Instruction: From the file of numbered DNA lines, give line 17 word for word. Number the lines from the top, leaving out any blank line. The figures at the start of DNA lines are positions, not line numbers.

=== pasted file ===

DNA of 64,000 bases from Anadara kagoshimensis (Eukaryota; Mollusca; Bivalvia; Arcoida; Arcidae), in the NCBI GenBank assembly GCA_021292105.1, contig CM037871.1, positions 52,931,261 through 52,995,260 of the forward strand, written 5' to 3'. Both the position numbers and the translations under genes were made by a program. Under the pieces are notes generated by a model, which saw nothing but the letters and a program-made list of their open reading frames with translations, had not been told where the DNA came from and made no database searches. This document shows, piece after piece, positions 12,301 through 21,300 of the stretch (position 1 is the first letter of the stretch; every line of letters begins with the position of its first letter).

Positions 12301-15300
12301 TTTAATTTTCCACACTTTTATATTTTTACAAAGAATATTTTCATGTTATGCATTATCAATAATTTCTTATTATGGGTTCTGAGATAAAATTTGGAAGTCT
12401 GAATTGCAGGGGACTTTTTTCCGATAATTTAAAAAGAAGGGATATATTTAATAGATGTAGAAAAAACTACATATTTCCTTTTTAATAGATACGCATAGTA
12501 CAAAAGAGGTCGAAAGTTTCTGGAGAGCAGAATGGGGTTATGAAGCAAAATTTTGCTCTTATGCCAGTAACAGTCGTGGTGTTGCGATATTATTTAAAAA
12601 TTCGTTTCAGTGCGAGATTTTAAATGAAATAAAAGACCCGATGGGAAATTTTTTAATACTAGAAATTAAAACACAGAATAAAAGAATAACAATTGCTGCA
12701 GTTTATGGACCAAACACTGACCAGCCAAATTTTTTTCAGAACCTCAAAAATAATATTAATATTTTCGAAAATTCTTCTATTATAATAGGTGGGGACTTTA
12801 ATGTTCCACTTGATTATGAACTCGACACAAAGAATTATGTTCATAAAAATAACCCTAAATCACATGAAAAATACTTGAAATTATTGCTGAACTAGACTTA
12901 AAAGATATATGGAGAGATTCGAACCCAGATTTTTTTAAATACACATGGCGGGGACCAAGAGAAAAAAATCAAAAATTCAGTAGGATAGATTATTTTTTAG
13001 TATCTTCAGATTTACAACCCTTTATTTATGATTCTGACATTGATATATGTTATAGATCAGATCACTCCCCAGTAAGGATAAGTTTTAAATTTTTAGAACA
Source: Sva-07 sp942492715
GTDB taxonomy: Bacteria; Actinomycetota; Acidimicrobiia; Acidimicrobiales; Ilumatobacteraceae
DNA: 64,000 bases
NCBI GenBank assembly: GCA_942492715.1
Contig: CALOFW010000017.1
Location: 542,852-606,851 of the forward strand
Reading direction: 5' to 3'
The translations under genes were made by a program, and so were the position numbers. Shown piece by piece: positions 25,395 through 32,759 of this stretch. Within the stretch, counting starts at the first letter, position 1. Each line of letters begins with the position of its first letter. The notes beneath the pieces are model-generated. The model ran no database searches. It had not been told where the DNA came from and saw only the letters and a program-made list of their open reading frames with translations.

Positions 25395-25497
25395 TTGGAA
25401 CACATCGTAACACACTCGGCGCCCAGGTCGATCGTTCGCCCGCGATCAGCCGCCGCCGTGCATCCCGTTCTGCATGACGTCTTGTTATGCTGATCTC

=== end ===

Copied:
Reading direction: 5' to 3'